Santa has always snacked on chocolate mousse when he visited our house. But the delicious tradition is in some danger.
Skepticism, that dangerous malady of the spirit, has already afflicted our 11-year-old. He doubts the existence of magical night visitors.
So far he has been gentleman enough to keep his opinion to himself. But I'm not counting on this behavior to last.
Meanwhile, his 6-year-old brother remains an ardent believer in the big man in red. And as long as this young fellow has stock in keeping Santa in a good mood, he will make sure the old man is well fed.
And Santa, I have assured him, is a major mousse eater. He
especially likes the mousse made by following the instructions in Maida Heatter's "Book of Great Chocolate Desserts," (Knopf, 1980), being sure to use bittersweet chocolate.
Santa also wouldn't mind a cold beer, but can live without it.
And Santa has learned from bitter experience that it is a mistake to drink a lot of wine before the gifts get delivered.
The "some-assembly required" pirate ship taught him that lesson. It was on a Christmas Eve several years ago, and Santa had started soaking up the joy of the season a little too early.
Later in the night, long after Santa and his helpers had polished off not only the chocolate mousse but several bottles of Zinfandel, it became apparent that the "pirates" he was delivering were not in ship-shape.
They were in about 200 pieces, and all the pieces looked alike. Mrs. Claus wasn't much help either, being as the elves say, three sheets to the wind.
But fortunately for Santa and Mrs. Claus, they had invited some helpers to dine with them that night.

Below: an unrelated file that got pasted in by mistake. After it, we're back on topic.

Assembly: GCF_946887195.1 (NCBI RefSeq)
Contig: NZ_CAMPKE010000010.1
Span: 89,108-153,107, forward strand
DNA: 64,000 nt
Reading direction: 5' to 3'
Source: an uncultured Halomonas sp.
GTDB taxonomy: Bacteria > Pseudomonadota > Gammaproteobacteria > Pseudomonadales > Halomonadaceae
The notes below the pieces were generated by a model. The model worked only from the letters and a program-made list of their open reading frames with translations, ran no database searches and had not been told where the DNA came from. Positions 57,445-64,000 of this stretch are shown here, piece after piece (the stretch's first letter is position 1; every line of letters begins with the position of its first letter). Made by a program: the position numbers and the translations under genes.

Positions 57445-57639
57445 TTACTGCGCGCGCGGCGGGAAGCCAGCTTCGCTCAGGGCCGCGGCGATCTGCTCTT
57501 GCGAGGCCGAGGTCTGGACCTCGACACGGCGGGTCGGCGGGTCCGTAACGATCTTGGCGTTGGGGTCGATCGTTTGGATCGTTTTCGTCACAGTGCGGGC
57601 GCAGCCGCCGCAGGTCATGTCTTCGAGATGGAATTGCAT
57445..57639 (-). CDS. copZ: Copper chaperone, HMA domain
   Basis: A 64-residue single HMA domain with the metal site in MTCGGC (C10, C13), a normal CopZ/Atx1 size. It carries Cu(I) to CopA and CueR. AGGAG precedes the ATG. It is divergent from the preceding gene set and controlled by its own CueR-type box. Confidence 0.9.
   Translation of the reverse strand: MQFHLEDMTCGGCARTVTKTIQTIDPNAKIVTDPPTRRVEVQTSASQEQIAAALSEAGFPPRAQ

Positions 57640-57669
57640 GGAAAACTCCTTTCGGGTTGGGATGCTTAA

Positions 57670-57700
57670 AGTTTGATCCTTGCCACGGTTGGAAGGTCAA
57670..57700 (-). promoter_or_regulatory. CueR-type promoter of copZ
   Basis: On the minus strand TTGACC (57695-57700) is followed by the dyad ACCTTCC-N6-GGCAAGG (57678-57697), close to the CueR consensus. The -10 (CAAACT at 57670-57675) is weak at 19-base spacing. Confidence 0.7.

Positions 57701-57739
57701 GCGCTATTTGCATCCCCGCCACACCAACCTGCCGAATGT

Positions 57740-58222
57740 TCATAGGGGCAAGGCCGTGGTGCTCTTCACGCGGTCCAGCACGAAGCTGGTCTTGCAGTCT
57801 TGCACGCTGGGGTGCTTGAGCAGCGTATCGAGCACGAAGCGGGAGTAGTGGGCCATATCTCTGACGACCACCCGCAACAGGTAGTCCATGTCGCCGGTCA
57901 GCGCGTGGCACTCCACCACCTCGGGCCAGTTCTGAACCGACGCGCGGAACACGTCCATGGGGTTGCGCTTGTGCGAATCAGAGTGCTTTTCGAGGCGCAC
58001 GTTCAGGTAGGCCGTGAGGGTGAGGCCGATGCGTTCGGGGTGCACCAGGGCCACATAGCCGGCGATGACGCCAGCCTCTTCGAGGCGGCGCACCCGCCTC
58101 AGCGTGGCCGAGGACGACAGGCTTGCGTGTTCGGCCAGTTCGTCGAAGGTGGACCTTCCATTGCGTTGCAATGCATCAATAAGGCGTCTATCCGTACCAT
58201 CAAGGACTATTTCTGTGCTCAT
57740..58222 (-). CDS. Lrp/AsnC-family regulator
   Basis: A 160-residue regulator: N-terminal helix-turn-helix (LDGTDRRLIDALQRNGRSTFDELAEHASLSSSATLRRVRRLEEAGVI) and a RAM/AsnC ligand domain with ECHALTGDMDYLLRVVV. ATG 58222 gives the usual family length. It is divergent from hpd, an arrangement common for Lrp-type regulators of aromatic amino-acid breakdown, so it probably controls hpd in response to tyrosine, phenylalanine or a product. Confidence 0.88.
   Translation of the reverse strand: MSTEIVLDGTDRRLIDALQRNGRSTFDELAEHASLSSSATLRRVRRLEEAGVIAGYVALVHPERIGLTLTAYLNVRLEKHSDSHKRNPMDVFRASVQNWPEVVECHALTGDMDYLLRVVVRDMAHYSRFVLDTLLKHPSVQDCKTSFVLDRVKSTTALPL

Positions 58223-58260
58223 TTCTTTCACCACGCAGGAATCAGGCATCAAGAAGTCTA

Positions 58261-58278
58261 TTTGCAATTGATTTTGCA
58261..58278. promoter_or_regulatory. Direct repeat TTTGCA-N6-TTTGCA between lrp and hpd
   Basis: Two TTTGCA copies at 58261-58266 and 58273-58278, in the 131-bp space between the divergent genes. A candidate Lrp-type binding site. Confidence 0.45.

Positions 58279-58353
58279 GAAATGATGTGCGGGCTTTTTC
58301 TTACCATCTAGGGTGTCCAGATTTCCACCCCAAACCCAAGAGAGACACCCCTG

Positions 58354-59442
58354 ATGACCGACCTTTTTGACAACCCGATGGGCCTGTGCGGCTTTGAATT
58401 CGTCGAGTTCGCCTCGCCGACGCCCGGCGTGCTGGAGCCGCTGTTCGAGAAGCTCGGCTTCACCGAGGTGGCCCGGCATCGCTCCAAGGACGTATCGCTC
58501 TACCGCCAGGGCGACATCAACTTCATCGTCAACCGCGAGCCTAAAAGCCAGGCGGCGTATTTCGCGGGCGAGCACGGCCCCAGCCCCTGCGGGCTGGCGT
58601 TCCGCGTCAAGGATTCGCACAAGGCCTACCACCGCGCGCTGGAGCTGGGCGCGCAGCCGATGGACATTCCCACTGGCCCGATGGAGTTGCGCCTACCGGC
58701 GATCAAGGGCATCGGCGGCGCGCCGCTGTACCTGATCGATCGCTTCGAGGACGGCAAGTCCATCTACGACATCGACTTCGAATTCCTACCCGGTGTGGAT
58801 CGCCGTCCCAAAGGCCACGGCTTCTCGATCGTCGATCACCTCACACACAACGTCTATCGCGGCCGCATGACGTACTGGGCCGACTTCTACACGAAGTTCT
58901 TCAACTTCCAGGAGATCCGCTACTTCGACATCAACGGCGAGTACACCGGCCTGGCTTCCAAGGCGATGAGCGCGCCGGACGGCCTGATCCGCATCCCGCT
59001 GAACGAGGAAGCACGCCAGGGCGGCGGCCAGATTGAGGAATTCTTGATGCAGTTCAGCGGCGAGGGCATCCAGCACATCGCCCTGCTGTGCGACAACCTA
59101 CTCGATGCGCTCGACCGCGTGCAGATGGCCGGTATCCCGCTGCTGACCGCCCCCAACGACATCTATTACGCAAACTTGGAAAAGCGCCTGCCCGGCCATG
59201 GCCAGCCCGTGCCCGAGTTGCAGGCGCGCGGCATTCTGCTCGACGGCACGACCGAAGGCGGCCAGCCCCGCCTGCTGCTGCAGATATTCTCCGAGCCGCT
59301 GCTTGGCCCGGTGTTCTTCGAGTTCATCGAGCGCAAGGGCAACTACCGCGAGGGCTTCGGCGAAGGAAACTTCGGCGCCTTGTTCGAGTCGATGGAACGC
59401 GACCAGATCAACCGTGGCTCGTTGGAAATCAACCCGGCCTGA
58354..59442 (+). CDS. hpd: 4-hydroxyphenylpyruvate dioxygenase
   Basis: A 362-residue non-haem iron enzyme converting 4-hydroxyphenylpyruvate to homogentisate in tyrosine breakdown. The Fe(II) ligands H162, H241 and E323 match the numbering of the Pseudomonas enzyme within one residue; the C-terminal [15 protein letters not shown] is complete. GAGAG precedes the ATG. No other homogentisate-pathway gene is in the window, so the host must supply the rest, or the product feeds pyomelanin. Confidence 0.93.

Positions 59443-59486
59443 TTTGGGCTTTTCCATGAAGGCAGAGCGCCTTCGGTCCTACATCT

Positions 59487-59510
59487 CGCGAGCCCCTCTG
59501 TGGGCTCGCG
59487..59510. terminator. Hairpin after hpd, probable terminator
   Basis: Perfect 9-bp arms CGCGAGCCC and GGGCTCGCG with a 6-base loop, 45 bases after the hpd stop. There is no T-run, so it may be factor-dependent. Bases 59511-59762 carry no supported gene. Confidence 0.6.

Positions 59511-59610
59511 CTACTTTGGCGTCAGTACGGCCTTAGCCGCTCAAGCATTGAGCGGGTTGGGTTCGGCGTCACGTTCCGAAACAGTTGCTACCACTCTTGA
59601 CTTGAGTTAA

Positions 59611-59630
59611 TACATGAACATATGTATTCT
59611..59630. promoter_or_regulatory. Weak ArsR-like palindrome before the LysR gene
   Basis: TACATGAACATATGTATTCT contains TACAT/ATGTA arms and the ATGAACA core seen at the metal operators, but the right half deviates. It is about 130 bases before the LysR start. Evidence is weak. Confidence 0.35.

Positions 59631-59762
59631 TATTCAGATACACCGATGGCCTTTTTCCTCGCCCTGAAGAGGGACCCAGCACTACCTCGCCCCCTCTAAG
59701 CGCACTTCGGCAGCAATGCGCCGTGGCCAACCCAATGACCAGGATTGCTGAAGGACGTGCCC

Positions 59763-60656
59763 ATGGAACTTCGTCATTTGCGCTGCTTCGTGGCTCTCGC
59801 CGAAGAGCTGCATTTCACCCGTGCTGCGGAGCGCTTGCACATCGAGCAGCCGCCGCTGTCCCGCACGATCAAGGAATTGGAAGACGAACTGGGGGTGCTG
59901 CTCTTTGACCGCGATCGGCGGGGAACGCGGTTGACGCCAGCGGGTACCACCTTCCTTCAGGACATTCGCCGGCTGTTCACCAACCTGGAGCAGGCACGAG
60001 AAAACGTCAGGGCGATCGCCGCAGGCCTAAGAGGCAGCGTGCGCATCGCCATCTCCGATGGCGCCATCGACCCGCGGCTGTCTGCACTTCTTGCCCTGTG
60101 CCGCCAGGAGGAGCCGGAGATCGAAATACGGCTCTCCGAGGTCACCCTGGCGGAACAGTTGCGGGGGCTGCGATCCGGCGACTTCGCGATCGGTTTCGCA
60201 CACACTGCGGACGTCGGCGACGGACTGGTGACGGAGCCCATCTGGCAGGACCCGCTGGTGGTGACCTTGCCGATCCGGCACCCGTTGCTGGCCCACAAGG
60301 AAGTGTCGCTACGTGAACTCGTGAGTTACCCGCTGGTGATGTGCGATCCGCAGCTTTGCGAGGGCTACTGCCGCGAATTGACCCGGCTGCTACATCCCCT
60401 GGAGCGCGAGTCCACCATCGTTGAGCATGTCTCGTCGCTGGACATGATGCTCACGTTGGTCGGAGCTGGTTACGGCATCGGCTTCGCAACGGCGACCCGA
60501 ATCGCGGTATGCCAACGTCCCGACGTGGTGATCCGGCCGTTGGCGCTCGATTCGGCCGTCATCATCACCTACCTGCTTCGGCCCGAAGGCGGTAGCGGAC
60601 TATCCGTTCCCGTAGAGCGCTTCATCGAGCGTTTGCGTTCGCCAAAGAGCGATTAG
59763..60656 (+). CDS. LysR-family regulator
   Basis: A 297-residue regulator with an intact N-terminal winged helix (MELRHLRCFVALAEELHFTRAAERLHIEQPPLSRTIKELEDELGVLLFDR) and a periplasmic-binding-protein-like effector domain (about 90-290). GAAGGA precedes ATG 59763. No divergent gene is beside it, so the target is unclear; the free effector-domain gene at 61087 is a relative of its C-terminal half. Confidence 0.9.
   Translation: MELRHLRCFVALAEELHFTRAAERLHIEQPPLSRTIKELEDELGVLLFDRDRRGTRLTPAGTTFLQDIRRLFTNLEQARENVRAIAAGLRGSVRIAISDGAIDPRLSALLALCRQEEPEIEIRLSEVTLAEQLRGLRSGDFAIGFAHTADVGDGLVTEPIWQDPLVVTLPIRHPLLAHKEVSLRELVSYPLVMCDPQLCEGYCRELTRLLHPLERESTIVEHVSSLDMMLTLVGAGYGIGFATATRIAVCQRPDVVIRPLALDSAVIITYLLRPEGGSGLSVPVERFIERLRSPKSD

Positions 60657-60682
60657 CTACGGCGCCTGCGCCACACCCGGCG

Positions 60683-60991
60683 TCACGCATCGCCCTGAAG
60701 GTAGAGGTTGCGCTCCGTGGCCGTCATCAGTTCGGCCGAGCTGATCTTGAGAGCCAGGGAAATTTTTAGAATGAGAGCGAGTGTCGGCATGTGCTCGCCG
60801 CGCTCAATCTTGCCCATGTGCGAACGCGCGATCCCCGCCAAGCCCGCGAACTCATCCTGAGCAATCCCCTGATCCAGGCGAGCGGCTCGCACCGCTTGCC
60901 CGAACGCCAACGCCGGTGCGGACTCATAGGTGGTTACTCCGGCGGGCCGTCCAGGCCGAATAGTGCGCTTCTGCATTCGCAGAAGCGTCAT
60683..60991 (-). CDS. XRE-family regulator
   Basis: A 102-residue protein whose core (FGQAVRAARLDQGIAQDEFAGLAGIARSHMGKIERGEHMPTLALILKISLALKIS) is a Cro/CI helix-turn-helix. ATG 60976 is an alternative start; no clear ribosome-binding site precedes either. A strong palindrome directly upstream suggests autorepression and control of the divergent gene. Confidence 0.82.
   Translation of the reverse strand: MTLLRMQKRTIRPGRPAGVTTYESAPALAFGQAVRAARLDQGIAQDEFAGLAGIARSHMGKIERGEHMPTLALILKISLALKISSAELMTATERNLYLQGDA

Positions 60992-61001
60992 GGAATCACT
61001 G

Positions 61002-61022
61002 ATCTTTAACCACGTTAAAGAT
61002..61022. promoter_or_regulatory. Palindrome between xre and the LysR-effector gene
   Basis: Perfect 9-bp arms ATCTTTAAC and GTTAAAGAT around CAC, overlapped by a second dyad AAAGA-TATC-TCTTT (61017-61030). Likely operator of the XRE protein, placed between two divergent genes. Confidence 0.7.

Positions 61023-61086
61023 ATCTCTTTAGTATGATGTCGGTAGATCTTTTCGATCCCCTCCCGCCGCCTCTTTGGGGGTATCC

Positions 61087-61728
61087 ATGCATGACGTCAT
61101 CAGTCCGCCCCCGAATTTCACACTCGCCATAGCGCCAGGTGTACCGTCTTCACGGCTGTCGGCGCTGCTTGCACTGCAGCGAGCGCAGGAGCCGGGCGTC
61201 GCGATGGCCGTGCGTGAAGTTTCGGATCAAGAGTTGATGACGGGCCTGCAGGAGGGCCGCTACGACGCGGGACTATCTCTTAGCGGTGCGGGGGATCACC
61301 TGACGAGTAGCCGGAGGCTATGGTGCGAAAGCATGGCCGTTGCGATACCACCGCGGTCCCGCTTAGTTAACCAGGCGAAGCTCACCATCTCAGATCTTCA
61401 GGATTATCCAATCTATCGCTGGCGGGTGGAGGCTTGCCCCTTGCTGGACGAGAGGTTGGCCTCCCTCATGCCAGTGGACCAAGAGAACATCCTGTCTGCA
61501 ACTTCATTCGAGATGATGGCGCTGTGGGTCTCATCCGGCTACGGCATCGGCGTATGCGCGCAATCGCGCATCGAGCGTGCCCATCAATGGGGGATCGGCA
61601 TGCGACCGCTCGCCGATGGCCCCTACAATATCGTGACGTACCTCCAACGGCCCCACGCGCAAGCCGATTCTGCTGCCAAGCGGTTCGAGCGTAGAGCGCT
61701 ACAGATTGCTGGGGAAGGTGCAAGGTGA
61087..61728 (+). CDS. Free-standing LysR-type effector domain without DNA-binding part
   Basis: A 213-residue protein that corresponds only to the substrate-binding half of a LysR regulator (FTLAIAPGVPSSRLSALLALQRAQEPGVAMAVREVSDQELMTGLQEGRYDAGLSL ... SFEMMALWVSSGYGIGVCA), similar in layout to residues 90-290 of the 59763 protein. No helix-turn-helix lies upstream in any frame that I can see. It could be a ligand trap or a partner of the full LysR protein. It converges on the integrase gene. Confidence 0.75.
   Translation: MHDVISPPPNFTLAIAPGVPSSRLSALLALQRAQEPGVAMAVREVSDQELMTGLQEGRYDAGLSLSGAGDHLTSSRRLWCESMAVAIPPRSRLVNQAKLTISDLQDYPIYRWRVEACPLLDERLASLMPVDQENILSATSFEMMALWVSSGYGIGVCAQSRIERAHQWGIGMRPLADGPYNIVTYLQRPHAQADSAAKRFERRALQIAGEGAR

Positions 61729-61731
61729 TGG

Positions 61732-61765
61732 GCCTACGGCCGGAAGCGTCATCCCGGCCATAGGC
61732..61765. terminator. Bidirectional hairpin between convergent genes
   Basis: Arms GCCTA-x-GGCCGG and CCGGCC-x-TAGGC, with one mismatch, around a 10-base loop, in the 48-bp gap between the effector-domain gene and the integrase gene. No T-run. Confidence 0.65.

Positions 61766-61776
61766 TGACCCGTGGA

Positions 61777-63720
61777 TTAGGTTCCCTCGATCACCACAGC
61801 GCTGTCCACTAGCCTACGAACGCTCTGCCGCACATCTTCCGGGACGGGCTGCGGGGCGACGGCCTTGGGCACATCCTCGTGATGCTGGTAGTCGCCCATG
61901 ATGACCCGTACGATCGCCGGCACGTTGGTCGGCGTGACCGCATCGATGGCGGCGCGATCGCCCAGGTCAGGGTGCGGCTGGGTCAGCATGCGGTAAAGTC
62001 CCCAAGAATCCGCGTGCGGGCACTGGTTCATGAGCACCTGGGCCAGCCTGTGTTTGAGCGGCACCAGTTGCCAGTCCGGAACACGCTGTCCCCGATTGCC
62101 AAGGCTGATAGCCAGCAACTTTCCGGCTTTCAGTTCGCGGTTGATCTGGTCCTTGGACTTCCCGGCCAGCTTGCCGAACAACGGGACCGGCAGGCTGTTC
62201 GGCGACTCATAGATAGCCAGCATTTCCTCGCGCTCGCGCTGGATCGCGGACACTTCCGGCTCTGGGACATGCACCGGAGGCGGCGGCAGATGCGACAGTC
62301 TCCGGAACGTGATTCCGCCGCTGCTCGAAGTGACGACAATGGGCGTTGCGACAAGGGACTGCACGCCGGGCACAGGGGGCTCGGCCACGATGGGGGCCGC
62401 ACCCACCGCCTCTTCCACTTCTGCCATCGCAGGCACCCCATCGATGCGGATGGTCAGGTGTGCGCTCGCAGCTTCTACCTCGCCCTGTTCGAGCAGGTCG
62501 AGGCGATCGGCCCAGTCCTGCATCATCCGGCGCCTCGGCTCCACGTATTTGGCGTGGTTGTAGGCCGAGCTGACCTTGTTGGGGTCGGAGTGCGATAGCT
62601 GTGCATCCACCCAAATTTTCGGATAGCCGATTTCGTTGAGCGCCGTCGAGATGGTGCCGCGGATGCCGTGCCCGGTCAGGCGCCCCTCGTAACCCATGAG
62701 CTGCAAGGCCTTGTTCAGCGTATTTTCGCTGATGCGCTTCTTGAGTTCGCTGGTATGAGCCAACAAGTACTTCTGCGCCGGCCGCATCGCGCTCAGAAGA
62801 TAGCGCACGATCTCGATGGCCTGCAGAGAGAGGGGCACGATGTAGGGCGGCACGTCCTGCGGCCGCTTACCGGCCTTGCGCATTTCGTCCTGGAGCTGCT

And one of these helpers, being Jewish, did not feel obligated to go overboard in celebrating Christmas.
Moreover, since he was a psychiatrist, he gloried in detail work. ,, Like putting together hundreds of little pirates, and putting them the ship, then running the little rope through the tiny rigging. This the psychiatrist did, as Santa and his helpers watched in a yuletide stupor.
And so to all his helpers out there, Santa passes along these Christmas Day eating tips.
Go easy on the vino, load up on the chocolate mousse. And if the tension of the celebration gets too much, be sure to have a Jewish psychiatrist on call.
Chocolate mousse Heatter
8 ounces bittersweet, extra bittersweet or semisweet chocolate
1 tablespoon dry instant coffee
1/3 cup boiling water
5 eggs (separated)
pinch of salt
Coarsely chop the chocolate and place in small heavy saucepan. Dissolve coffee in the boiling water and pour it over the chocolate. Place over low heat, stir occasionally with wire whisk until smooth. Remove from heat and set aside to cool for about five minutes.
Meanwhile in the small bowl of an electric mixer, beat the egg yolks on high for 3-4 minutes, until they are pale lemon color. Reduce the speed to low, gradually add the slightly warm chocolate, and beat, scraping the bowl with a rubber spatula. Beat only until smooth. Remove from the mixer.
Add salt to egg whites and beat with clean beaters only until they hold a definite shape but not until they are stiff or dry.
Gently fold about one-quarter of the beaten whites into the chocolate mixture, then fold in a second quarter, and finally fold the chocolate into the remaining whites, folding until no whites show.
Transfer the mousse to a wide pitcher and put it into six wine glasses with about 9-ounce capacity. Leave generous headroom.
I= Cover tightly with foil and refrigerate for 3 to 6 hours.
1 cup heavy cream
1/4 cup confectioners sugar
1 tablespoon instant coffee
Beat ingredients in chilled bowl with chilled beaters until cream thickens to consistency of heavy custard sauce, not stiff.
Pour or spoon cream onto the mousse to completely cover the top of each portion.
Refrigerate until serving time.